What I say isn’t even a point-by-point challenge to every shading of the truth or outright lie in the editorial. Don’t even get me started, for instance, on the faddish novelties that become “compelling interests” from the persistent ipse dixit of people who buy their ink by the barrel. They bring to mind Mary McCarthy’s comment on Lillian Hellman: “every word she writes is a lie, including ‘and’ and ‘the.'”

I’m not dropping the Times in protest, but I’d already decided to drop it. If I want people to insult me and my brothers and sisters, I can find someone for less than $20 per month (digital only, no less). I’ll miss David Brooks and Ross Douthat, but not $20 per month worth when insults are part of the package.

I’m keeping the Wall Street Journal for national news (don’t get me started on the inadequacies of the local paper or its affiliated USA Today). Coincidentally, Robert P. George and Hamza Yusuf today have an “op ed” that’s far better rooted legally than the Times’ screed, and it tacitly points out how close the NYT Editorial is to the Freedom from Religion Foundation’s extreme argument that the free exercise clause violates the establishment clause (well, that’s not quite how they put it, but close enough for polemics).

UPDATE (Warning: Contains slight exaggerations in the interests of satire)


On an infinitely more pleasant topic, I rediscovered what may the most astonishing recording I own.

One of the worst LPs I bought in the 60s was Alfred Drake and Roberta Peters singing Broadway tunes on Command Records or London Phase 4, the LP equivalents of Telarc for exquisite recordings. Yes, you could hear every nuance of people who, through years of practice and habit of mind, were utterly incapable of singing so as to please the ear what somebody had inveigled them into singing anyway.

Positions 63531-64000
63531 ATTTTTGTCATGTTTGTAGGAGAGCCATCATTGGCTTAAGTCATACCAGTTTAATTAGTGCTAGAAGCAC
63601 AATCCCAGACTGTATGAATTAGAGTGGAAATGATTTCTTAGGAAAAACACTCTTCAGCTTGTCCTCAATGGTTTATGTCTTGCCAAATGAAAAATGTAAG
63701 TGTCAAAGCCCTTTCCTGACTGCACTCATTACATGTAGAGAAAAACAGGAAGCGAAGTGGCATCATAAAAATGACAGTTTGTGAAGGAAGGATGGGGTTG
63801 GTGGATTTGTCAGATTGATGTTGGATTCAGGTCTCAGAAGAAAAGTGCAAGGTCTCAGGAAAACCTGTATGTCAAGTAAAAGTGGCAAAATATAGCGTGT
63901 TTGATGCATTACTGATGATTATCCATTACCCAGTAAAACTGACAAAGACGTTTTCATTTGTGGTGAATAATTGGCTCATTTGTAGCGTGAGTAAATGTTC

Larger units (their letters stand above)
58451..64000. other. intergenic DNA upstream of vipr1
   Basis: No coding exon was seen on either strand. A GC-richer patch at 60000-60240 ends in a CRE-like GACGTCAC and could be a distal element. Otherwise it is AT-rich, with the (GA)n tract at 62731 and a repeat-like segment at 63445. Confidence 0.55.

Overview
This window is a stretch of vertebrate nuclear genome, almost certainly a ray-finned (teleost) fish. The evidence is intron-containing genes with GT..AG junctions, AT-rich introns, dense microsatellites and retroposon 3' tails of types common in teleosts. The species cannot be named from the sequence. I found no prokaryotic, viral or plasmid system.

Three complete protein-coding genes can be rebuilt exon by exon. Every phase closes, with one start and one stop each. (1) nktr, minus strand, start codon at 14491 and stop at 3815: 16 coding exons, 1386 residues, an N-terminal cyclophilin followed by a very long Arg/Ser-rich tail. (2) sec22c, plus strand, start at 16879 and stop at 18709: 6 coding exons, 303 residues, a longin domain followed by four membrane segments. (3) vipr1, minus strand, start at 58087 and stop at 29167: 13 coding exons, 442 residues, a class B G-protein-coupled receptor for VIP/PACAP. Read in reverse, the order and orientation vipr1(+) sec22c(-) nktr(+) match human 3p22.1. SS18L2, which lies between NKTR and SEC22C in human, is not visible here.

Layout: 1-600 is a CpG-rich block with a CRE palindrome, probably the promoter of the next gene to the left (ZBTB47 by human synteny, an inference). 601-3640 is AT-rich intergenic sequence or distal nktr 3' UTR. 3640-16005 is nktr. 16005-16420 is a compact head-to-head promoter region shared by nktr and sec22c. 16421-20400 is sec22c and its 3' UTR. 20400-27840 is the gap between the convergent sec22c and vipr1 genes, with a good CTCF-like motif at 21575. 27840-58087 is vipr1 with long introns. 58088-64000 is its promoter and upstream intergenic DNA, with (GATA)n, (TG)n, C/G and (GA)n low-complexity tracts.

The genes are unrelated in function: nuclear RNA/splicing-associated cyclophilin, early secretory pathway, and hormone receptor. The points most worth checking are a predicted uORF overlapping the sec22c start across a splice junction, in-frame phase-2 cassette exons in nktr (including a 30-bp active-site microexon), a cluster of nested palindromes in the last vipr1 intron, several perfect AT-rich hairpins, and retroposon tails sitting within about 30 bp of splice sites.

Which is why it so astonishes me that opera phenomenon Renee Fleming produces an album like Haunted Heart.

Fleming calls this album a “look back at the road not taken” — she played a weekly gig in a jazz club while in school. Nonetheless, her feel for the material here is undeniable. Interestingly, she drops her voice a full octave from her usual tessitura, and the change reveals a robust gospel-oriented approach filled with dramatic breaths and moans. The lyrical Fred Hersch (piano) and the idiosyncratic Bill Frisell (guitar) provide support, and both are adventurous jazz players who create subtle and uniquely haunting backdrops. It adds up to an interesting cross-section of ideas well carried off by the generous talents of all involved.

I think “interesting” way understates it. Fred Hersch and Bill Frisell are just great, too.


Fr. Andrew Stephen Damick shares some surprising facts about the late Fred Phelps, and then applies the coup de grace: “God loves Fred Phelps. Because He loves everyone, no exceptions.”

What a quandary for Phelps: reject God’s love or accept it in the company of the “fags” he heretically claimed God hates? God’s wishy-washy love must be so disappointing to His humble servant, Fred.


Terry Mattingly asks (and offers suggestions on) how can the popular press possibly report a story like “evidence of the universe’s nearly instantaneous expansion from a mere dot into a dense ball containing more than 1090 particles” (a) at the middle school level but (b) without displeasing scientists?

He also notes that it’s impossible to report a story so fraught with cosmological implications without infuriating a lot of readers.

Journalists: You can’t live with ’em, but you can’t kill ’em, either. And sometimes, you can’t help but feel a little sympathy.

* * * * *

“The remarks made in this essay do not represent scholarly research. They are intended as topical stimulations for conversation among intelligent and informed people.” (Gerhart Niemeyer)

Some succinct standing advice on recurring themes.